Esmeralda County
  37.45555, -117.4993

"So there's been confusion as of late. Before I came out here, I referenced a few books to learn the EXACT pronounciation of Lida. After being well-equipped, I stopped into the general store in Gold Point and inquired about "LYE-da." I was met with a nod of approval. Herb told me that most people pronounce it "LEE-da." Out-of-towners." -- Journal Entry, July 2008

Along SR 266 in Lida, 37 miles west of US 95

Original Date Visited: 7/18/08

Signed: Both lanes of SR 266

Notes: Please know that this region is one of the most inhospitable in Nevada and this dubious location in particular is far away from almost everything. Please keep all the regular precautions stored in the back of your mind. According to a survey in 2010, SR 266 averaged a daily rate of traffic of 50 cars per day. Make sure you do all the necessary precautions before venturing to this neck of the woods. Use your best judgement with this one.

  • It is a long way from any direction to reach the tiny outpost of Lida, seen in the b.g.
  • Marker 157 plaque
  • Welcome to downtown Lida, Nevada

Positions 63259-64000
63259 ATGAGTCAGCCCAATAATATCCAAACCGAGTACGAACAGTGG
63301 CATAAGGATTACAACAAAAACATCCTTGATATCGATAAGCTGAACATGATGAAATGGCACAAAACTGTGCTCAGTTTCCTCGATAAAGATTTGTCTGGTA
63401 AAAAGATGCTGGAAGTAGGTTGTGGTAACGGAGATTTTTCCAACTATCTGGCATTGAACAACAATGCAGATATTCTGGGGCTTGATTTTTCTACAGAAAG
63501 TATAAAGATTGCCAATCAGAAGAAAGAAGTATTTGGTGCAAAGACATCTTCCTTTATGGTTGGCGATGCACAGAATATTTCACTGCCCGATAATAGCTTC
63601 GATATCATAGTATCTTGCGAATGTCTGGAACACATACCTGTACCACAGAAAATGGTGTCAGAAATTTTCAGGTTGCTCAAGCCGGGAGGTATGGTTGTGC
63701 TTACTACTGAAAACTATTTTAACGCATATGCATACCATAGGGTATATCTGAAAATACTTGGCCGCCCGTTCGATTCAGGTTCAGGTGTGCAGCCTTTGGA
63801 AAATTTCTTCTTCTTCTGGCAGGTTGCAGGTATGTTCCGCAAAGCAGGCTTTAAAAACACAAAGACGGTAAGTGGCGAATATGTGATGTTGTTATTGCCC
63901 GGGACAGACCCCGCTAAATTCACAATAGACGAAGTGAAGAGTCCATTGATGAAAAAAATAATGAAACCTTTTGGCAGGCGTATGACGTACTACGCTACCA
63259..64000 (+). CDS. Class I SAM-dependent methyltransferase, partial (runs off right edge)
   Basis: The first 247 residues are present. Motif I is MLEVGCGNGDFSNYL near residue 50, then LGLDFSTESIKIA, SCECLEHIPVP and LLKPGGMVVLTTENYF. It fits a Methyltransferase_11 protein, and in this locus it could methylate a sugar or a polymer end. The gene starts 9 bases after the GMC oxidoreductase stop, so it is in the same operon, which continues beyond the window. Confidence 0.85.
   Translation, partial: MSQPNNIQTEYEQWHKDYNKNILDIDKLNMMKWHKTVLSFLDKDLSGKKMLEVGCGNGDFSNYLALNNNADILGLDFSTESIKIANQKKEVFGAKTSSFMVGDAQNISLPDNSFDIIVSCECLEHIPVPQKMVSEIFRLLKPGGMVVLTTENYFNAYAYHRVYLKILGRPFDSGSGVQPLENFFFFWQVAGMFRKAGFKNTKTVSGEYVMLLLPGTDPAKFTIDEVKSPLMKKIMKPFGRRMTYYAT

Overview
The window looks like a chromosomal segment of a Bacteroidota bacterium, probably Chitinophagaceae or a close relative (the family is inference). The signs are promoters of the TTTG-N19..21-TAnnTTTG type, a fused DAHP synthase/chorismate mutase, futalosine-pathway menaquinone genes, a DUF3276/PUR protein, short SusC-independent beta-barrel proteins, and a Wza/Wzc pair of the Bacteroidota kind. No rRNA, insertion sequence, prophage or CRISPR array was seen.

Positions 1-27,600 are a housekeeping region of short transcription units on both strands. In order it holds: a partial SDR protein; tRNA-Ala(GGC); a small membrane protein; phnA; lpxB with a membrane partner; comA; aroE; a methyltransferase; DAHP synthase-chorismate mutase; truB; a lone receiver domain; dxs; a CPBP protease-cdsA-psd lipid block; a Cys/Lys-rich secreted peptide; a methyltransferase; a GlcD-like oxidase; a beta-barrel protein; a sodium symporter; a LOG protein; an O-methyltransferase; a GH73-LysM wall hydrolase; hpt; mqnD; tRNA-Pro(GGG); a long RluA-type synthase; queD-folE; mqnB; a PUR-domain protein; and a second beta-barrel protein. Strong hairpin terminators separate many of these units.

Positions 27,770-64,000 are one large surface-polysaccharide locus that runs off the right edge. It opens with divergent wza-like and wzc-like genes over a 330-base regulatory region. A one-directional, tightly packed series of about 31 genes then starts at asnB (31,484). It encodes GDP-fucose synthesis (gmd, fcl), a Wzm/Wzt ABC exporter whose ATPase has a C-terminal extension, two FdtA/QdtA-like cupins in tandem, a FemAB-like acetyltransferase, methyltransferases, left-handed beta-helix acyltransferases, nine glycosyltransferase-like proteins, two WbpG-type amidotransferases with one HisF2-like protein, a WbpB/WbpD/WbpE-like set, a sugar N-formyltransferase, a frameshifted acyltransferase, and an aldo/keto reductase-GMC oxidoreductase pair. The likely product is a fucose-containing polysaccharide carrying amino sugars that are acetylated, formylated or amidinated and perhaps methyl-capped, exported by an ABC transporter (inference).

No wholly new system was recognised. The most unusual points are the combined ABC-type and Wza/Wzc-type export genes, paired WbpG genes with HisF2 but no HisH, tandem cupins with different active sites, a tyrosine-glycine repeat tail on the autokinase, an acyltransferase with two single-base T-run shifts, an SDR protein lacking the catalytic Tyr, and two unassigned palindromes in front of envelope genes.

Exact Description:
Known as a contact point for Shoshone and Northern Paiute Indians, Lida Valley was the site of early prospecting in 1860's.

Later prospectors organized a mining district in 1867 and laid out the town in 1872. Soon stores, shops, stables and a post office were established. Some ore was milled locally, yet high-grade ore ($500-$1,000 per ton) was treated at Austin or Belmont. After 1880 mining declined.

Lida revived and thrived for three years during the Goldfield boom but declined again in 1907. Mining efforts resumed a few years later, and a small community existed here until World War I.

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Related Links & Markers:

 [8] -- Austin   [138] -- Belmont 

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